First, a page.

Viewpoint: Health care reform and the price of ignoring realityAny physician failing to diagnose a patient’s underlying disease, treating symptoms only, would be guilty of malpractice. Too bad, then, that politicians who want to “reform” health care, making it “affordable” cannot be sued for malpractice.
By: Thomas St. Martin, Viewpoint Writer, Woodbury Bulletin
Any physician failing to diagnose a patient’s underlying disease, treating symptoms only, would be guilty of malpractice. Too bad, then, that politicians who want to “reform” health care, making it “affordable” cannot be sued for malpractice.
Like a negligent physician, our esteemed leaders do not seem to understand (or do not want to understand) the reasons for rising health care costs: they tell us, rather, that medical care has become “unsustainably” expensive, suggesting that the federal government must curb rising costs, imposing price controls of one sort or other. Unfortunately, price controls, like our errant physician, treat symptoms while ignoring underlying economic and social realities. The price of ignoring reality? Rising demand, falling supply (whether in quality or quantity, or both). And the prospect of bureaucratically imposed rationing of health care.
So, then, what is it that drives increases in health care costs? Some answers to this question are obvious: fraud; malpractice insurance (coupled with “over treatment” as a safeguard against malpractice suits); burdensome administrative and regulatory requirements; etc. To the extent that they contribute to the rising costs of medical care, these aspects of the system, although they cannot be eliminated (e.g. some degree of fraud is unavoidable) can, with judicious reform (tort reform?), be contained, even reduced, thereby helping to control health care costs, both individually and generally.
Yet, I think these items are peripheral: any savings achieved, however impressive, would probably not substantially reduce the overall cost of American health care. Why? Because rising costs of health care are attributable to pivotal, inescapable trends and forces which, it should be obvious, cannot be restrained, much less thwarted by tinkering with marginal costs alone.
We must, rather, face up to the disturbing but challenging fact that the American population is aging, creating an ever increasing need for high cost, specialized health care.
This reality is complicated by demographic imbalance, specifically the unpleasant fact that the American demographic bell curve is skewed somewhat to the left, indicating that there are fewer young people to support a growing elderly population.
To make matters worse, the increasing health demands of an aging population is pressing against a limited supply of health care providers, a predicament which many policy makers propose to “solve” by encouraging preventative, primary care and cutting government payments to specialists (e.g. cardiologists). Any such solution would, of course, restrict care for those who need it the most.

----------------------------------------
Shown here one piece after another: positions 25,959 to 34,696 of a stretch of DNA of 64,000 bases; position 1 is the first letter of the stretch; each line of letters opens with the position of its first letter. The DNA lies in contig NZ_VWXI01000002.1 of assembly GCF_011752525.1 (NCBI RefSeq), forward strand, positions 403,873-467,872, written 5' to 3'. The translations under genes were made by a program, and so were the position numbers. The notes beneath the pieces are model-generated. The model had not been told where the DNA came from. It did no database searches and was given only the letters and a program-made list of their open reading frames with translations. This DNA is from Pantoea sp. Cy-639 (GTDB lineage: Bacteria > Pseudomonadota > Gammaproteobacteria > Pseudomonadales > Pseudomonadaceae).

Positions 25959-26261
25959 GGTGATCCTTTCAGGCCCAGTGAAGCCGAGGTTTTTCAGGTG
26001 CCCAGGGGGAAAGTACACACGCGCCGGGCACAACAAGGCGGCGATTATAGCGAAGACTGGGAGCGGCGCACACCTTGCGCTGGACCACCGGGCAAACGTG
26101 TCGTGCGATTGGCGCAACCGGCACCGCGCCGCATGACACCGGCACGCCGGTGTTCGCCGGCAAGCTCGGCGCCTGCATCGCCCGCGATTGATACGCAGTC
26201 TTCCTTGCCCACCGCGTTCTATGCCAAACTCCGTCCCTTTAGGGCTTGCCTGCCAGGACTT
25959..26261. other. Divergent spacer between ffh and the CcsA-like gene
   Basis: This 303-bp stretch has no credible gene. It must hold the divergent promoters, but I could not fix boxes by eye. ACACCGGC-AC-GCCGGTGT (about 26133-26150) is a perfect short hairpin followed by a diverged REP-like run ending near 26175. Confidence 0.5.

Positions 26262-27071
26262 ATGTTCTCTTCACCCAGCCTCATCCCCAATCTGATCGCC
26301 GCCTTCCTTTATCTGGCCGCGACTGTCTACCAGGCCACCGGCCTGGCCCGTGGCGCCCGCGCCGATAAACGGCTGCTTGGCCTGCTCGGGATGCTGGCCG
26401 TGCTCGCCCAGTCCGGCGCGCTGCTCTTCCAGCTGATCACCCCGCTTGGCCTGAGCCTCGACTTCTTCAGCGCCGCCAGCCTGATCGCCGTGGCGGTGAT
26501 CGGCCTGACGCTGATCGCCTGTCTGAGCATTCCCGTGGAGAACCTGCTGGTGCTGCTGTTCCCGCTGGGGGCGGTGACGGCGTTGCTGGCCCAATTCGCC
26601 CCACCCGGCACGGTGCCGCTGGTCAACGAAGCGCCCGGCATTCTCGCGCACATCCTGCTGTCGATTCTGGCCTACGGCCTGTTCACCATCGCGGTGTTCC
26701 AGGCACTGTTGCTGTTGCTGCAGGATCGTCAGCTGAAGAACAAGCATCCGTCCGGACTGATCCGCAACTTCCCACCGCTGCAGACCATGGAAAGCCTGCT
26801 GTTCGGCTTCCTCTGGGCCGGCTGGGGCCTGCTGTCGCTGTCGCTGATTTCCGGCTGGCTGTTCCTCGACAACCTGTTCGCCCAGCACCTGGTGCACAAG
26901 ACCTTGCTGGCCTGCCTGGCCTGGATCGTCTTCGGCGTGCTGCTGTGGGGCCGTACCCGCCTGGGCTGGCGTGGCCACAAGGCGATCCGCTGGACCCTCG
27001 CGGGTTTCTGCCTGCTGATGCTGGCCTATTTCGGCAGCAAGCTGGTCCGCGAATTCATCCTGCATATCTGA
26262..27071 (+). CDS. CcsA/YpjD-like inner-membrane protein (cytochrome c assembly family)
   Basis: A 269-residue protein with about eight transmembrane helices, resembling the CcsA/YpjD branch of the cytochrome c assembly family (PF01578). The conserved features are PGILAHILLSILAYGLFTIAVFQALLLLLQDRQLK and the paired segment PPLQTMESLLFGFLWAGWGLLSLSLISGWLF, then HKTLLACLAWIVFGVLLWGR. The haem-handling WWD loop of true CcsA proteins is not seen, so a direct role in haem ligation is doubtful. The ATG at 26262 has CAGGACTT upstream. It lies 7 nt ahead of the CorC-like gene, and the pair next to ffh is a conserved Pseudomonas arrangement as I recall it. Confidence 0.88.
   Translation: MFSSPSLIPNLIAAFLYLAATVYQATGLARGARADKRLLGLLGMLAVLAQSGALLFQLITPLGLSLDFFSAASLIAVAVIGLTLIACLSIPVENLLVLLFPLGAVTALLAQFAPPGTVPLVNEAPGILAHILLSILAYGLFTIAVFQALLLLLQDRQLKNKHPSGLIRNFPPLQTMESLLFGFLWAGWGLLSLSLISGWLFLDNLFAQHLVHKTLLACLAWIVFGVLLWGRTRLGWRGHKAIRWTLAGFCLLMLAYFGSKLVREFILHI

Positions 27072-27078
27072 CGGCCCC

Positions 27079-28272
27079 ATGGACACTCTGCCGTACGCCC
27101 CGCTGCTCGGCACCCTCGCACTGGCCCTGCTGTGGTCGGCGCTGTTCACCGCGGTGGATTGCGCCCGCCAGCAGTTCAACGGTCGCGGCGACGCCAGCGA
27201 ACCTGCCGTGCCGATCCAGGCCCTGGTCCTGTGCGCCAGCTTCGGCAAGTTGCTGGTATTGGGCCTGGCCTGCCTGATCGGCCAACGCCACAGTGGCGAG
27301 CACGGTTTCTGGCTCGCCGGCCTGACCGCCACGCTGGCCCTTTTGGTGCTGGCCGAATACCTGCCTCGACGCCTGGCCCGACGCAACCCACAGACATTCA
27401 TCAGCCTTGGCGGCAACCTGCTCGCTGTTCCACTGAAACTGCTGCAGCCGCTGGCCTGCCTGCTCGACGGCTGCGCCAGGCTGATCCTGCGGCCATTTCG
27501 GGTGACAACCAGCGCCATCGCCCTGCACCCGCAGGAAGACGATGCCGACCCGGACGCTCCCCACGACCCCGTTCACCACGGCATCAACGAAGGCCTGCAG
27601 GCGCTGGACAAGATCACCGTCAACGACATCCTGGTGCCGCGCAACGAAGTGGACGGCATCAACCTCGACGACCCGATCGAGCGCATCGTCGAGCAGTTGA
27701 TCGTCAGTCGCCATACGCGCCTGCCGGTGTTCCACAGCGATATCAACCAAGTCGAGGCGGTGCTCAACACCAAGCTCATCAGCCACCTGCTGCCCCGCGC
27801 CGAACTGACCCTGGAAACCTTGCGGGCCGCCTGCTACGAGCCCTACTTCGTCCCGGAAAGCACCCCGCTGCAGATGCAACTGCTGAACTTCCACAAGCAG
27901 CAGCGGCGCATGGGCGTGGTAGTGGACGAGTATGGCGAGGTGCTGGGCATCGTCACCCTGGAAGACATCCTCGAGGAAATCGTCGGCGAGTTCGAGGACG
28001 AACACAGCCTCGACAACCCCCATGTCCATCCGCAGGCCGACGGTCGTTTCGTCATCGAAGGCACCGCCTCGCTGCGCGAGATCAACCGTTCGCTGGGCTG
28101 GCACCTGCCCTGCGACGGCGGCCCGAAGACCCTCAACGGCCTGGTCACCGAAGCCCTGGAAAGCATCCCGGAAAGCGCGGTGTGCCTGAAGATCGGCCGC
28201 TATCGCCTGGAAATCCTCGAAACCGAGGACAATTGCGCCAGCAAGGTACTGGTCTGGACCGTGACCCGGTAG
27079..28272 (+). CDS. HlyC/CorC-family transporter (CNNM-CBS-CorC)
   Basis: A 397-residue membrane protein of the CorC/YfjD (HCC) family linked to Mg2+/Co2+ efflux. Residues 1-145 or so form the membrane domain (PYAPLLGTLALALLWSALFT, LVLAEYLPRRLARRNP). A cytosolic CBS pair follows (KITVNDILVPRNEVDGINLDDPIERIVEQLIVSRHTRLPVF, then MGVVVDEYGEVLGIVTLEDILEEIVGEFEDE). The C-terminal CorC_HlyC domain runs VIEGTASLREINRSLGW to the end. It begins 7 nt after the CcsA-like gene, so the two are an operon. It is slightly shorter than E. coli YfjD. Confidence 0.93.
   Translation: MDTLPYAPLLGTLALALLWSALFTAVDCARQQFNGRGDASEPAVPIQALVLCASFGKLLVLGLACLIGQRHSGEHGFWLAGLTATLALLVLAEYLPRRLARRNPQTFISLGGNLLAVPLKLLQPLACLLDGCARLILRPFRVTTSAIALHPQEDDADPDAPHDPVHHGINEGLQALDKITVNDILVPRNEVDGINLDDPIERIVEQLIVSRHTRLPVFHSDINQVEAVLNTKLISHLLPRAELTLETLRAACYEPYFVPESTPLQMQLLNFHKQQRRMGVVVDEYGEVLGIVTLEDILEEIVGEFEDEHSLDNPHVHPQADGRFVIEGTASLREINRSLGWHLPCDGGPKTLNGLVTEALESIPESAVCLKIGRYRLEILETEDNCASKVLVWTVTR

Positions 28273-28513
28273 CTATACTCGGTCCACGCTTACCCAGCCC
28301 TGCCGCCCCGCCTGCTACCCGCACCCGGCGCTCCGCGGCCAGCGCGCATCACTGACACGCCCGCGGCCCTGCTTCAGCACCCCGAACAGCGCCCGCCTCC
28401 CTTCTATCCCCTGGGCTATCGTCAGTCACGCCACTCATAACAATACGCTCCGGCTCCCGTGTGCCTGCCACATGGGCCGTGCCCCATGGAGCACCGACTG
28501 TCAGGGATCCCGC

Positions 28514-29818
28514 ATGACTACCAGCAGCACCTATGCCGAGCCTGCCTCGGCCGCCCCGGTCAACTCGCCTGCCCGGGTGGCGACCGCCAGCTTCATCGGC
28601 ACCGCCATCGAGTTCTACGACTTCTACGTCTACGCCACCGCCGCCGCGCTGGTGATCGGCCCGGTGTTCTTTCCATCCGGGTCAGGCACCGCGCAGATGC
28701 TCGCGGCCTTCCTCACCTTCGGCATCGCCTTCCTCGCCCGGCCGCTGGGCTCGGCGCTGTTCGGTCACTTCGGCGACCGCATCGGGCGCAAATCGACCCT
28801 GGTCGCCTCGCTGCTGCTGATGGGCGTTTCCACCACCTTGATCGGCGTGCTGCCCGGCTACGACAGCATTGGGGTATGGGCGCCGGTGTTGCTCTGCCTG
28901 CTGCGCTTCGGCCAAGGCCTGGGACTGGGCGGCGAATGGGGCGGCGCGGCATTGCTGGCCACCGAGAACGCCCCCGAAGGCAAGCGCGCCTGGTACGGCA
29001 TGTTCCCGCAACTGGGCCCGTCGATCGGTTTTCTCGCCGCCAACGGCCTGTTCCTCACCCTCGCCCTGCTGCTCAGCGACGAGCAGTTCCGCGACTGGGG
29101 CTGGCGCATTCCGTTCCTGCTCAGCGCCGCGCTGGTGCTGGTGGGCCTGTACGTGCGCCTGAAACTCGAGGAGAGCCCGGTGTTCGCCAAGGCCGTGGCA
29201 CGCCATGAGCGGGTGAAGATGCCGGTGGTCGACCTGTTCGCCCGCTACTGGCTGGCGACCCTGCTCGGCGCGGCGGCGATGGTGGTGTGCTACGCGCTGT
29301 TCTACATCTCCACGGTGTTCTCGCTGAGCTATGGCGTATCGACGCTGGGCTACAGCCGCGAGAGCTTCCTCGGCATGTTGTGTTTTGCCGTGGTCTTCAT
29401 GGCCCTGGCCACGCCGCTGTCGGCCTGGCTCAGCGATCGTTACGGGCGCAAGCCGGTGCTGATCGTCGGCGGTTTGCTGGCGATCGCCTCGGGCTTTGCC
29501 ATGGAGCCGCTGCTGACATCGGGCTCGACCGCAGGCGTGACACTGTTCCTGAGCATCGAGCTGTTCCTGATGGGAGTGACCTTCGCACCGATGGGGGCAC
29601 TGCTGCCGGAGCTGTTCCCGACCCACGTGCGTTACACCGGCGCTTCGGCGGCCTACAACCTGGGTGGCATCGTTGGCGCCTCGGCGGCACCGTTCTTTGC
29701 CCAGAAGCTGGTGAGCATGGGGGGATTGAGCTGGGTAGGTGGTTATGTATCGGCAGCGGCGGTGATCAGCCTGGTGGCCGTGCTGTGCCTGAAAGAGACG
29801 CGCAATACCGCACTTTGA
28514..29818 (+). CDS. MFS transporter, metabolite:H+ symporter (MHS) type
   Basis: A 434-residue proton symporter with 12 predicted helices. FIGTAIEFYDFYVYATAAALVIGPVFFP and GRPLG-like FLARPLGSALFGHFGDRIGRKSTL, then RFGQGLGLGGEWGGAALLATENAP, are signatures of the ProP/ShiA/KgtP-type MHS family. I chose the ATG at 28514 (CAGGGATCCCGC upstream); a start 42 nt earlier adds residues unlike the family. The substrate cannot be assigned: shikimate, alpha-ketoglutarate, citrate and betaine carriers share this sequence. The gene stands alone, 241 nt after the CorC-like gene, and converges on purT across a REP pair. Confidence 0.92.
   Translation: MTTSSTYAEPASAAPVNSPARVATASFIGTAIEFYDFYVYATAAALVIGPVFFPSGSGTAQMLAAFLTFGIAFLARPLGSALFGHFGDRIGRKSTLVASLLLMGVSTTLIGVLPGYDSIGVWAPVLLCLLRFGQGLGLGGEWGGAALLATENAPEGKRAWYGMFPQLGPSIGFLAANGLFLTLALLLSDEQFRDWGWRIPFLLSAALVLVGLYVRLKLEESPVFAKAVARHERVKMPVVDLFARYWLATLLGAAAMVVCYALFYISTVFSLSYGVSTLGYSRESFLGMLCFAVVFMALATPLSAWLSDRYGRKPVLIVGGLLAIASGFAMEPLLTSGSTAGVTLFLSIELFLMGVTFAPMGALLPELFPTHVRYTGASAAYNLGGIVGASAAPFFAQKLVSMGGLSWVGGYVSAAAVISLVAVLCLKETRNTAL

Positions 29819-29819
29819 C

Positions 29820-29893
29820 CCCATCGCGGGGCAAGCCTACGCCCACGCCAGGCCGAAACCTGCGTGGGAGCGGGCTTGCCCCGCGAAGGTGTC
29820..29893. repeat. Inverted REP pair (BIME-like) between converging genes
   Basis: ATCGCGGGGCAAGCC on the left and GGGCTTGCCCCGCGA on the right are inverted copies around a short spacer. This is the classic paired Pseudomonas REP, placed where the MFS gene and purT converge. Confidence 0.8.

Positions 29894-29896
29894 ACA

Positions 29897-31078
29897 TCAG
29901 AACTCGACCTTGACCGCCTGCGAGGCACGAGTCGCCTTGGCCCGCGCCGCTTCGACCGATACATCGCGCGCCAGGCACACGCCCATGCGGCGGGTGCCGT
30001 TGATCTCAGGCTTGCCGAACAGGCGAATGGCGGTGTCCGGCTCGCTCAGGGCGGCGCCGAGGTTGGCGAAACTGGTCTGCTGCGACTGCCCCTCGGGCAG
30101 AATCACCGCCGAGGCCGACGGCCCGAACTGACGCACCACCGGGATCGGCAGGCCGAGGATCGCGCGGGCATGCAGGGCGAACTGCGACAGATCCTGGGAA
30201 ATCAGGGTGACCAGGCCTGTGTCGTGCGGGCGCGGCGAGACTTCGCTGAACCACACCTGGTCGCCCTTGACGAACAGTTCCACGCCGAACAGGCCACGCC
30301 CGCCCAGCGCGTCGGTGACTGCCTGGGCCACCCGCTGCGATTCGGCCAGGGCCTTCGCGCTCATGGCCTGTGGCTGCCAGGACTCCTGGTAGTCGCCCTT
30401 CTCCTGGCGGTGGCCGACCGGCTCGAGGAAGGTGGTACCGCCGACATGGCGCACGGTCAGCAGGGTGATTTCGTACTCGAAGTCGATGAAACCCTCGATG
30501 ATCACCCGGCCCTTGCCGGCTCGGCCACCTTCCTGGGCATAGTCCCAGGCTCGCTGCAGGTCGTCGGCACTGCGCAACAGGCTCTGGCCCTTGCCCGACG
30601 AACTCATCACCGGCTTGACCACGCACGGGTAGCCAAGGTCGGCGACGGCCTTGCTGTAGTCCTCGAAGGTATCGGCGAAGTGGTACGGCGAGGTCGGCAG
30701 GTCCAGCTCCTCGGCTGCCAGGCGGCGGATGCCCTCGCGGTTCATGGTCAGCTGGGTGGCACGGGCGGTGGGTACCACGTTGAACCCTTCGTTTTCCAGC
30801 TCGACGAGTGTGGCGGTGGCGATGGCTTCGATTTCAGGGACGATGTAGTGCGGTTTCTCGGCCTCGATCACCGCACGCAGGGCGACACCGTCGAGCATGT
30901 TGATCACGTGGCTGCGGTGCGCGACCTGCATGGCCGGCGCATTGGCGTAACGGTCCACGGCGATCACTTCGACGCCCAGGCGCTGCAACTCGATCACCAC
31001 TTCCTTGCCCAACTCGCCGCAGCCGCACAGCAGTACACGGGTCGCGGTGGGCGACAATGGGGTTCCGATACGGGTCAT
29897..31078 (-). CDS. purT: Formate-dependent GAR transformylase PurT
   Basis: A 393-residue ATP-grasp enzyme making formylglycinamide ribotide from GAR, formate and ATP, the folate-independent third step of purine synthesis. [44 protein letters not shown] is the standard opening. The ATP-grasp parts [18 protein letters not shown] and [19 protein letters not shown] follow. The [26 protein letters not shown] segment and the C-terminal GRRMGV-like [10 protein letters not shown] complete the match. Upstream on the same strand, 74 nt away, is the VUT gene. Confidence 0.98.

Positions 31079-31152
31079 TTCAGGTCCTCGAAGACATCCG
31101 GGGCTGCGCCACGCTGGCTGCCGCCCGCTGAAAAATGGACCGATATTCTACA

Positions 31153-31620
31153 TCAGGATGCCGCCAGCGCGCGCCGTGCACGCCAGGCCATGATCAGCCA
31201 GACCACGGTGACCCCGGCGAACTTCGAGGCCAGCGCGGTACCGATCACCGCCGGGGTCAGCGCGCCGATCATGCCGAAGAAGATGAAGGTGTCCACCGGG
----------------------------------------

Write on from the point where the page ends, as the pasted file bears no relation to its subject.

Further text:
Demographics alone do not, however, fully explain why health care costs (and the prices paid by health care consumers) are rising and rising faster than costs in other sectors of the economy.
First, the demand for health care is, in economic terms, highly inelastic (i.e. demand does not readily respond to changes in price). Or, to put it differently, people with health problems – serious health issues especially – do not usually shop around, seeking medical “bargains.”
Rather, they readily accept what the physician recommends, the price tag notwithstanding. It follows, of course, that health care providers and insurers are somewhat insulated from the competitive pressures which tend to control costs/prices in other sectors of the economy. This, in turn, encourages the simplistic, ideological view that patients are victimized by “greedy” doctors and profiteering insurers, a situation which, it is argued, can be “cured” by government manipulation, keeping costs/prices lower than they otherwise would be.
Second, health care, unlike the “hard” sectors of the economy, is notably labor intensive. Among other things, the health care system requires a large number of highly trained, highly skilled people whose work is both demanding and highly technical. Such people, for obvious reasons, must be relatively well paid. In short, quality care requires a well paid quality staff. Moreover, the health care system does not benefit from cost-reducing productivity gains to the extent that other industries can (e.g. through automation of assembly lines). Or, in other words, medicine is not an assembly line enterprise. Unlike many other service industries, health care then is, in many respects, inherently “inefficient”.
The physician-patient relationship often requires time consuming, individualistic consultation and treatment. Regrettably, however, this fact, like so many others is often ignored.
After all, “inefficient” Hippocratic medicine must kneel in the presence of the great cost control king.
Thomas St. Martin is a Woodbury resident.